But to answer your question directly – it is about competitive pressure, for good or for bad.

    Imagine that you couldn’t write a scientific paper based on a preprint and any time you did work that cited the work of a preprint, you had to hold off on publishing the work until the cited paper had passed peer review. What kind of competitive disadvantage would you be at in the world of science research?

    David

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  • Moshe

    Thanks David, this is very useful. I am afraid that in my mind the situations are not analogous at all . My training allows me to recognize which preprints are reliable prior to them being judged more formally by the community. You on the other hand, at least to a certain extent, have to choose between being prompt and being reliable. I guess it is up to me, and all other consumers of science journalism, to decide which kind of journalism they find more valuable, there is certainly a whole spectrum out there.

  • http://inversesquare.wordpress.com Tom Levenson

    Just to second and third one of Valerie’s comments. Science writing is a public good, but not quite in the way most of us engaged in it like to think. Most science writing is, as Valerie writes, entertainment. That’s no bad thing; people learn a lot, and in particular, shape their emotional reality through the ways they entertain themselves. Better good science writing than any number of things I could think of. But it does mean that there is a gap between what a scientist knows to be important about a given body of work, and what a writer can make us of for the very different function to which she or he intends to put it.

    I have to say that I bridle a little at Moshe’s last comment as well; from where I sit, it assumes more reflection on the part of the anonymous scientist than is always warranted (i.e., I can recall lots of unjustified gullibility in response to seemingly interesting preprints by pros), and a greater willingness to throw caution to the winds than most good science journalists I know display. A high batting average for significance and accuracy is basically one’s stock in trade — and it is a matter of ordinary practice to keep a few Moshes (e.g.) in one’s hip pocket against that time you need a quick reality check on a story an editor may clamor for.

    That there are crappy journalists (and crappy scientists) is a given….which leads to the obvious: the best way to protect yourself as a scientist is to pay attention to whom you speak. Get to know the journalists whose bylines you come to respect, and try to work through them. When someone new comes along, google them. Do your due diligence; these are the people, after all, who form a virtual extension of your lab/research into the wide world. Sometimes someone will come along with such urgency that you can’t do your due diligence, but if you ‘ve paid attention to the difference between people who know what they are doing and those who don’t, you will be better armed to further your own goals.

  • Ginger Yellow

    I’m a specialist journalist, although not in science, and I’d like to say that Sean’s points cover most of the bases. The important thing is to realise why journalists speak to scientists, and what they hope to get out of it. If you approach an interview with those points in mind, you’re much more likely to get what you want out of it, especially when it comes to quotes – you have basically no control over the content of an article, although you can certainly influence it.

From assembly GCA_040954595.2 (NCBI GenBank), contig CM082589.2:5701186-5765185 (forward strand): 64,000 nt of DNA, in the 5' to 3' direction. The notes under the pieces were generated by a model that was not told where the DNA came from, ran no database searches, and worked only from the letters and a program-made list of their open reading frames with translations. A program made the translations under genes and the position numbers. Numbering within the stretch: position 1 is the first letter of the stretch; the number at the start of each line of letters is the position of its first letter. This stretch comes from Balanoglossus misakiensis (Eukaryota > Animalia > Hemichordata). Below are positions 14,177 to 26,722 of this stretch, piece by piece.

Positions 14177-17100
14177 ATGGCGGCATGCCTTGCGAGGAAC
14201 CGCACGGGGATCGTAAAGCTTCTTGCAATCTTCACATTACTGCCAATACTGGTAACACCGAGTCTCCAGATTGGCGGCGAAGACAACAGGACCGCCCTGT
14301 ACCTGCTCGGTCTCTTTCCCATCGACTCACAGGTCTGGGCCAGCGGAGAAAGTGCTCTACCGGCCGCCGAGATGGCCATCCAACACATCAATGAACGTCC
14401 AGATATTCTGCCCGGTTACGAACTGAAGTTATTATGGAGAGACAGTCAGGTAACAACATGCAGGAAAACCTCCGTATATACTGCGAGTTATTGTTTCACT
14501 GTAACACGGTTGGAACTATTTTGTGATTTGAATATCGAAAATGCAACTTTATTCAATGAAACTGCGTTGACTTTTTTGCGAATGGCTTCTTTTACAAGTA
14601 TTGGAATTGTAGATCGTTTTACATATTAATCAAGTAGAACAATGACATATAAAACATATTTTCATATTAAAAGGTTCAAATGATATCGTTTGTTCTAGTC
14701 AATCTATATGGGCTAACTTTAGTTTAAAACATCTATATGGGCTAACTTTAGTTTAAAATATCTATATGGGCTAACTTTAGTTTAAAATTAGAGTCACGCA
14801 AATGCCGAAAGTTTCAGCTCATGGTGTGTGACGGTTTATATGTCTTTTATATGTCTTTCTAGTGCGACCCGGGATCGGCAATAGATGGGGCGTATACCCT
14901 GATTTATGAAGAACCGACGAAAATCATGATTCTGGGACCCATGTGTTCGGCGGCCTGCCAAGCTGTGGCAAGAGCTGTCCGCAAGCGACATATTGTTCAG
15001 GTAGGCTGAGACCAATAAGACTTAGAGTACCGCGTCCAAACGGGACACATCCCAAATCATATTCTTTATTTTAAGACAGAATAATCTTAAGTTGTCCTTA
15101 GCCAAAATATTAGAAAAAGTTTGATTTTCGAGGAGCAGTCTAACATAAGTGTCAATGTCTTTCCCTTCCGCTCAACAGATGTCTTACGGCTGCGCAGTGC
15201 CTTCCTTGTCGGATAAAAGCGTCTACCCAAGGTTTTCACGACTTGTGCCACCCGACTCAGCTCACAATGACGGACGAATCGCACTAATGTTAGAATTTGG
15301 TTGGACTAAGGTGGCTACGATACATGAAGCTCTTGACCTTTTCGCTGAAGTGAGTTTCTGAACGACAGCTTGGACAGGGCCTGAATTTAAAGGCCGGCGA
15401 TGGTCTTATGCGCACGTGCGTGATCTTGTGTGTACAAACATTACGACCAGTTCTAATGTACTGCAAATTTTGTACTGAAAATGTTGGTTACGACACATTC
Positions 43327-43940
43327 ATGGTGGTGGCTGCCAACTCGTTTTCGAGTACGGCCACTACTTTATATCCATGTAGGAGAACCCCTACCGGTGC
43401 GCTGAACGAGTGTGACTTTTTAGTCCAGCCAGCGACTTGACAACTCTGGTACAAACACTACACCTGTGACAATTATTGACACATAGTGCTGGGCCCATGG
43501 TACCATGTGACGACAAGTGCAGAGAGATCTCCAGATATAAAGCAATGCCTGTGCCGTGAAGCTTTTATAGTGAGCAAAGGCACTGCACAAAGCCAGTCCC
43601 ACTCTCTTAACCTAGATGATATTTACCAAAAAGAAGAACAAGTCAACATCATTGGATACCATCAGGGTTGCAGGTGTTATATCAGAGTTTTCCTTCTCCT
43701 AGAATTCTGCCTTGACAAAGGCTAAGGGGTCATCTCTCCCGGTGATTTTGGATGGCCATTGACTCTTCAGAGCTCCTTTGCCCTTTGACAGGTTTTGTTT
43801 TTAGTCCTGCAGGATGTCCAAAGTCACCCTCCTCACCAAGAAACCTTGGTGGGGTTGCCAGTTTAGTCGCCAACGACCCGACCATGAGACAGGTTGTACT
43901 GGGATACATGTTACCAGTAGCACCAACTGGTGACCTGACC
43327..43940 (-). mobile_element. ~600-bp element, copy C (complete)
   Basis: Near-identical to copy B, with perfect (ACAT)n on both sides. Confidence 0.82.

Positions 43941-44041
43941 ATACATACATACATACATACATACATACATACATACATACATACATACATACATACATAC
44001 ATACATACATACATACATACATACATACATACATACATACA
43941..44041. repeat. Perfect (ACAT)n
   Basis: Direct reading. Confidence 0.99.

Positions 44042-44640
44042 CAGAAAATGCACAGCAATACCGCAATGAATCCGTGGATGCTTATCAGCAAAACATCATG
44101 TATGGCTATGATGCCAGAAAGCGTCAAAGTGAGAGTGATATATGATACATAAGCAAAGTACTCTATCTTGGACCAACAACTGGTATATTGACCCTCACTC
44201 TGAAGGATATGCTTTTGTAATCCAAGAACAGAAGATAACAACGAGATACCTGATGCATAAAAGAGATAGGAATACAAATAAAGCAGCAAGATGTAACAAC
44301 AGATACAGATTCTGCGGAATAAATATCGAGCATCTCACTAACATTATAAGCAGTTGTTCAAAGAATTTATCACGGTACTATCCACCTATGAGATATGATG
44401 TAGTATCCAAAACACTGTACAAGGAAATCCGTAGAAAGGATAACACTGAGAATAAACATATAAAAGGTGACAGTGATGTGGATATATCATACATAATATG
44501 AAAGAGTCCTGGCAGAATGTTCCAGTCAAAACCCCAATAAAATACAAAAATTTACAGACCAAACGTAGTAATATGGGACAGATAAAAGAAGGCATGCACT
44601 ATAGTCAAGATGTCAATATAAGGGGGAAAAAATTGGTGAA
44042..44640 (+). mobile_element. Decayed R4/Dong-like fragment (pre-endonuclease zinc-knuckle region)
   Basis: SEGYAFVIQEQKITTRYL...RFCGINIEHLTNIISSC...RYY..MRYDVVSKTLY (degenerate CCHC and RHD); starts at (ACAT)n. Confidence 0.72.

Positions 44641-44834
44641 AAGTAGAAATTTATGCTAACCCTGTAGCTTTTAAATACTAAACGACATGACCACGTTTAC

From my perspective, and I imagine it’s broadly similar in science journalism, the main things I’m looking for in a quote is one or more of colour, explanation and authority. Colour is (basically) the snappy quote that provides an interesting perspective. Explanation is pretty self-evident, clarification of a technical point by an expert. Authority allows the journalist to put a contentious or subjective view in an article, by virtue of the earned authority of the speaker. So be aware that anything you say that falls into those categories is liable to be used, even if you consider the comment tangential at best.

    Another key issue interviewees have is talking to a journalist for an hour, say, and only getting a short quote. This is inevitable, especially in news journalism. We talk to lots of people about a story, and most of the conversation will be used to inform the content of the article, rather than quoted directly. In a limited space, it can be better to keep the quotes pithy and communicate the facts directly.

    Incidentally, the Guardian’s Ben Goldacre over at Bad Science has a lot of things to say about the state of science journalism (mostly in the UK, though).

  • Moshe

    David and Tom,

    I realize I should make myself more clear. My question (comment 29) was directly specifically to Valerie who is working for New Scientist, and was concerned specifically with using preprints that are completely new, a week or two old at best when the story is published, which seems to be their niche. This is thankfully not a wide spread practice, I did not mean to imply that it is, and as I mentioned I do enjoy quite a bit of science journalism myself.

    I’m also glad to hear that “high batting average for significance and accuracy is basically one’s stock in trade”. That is the part I was missing in all the above “realpolitik” comments about being entertaining and competing in the market place etc. etc.

  • http://www.math.columbia.edu/~woit/wordpress Peter Woit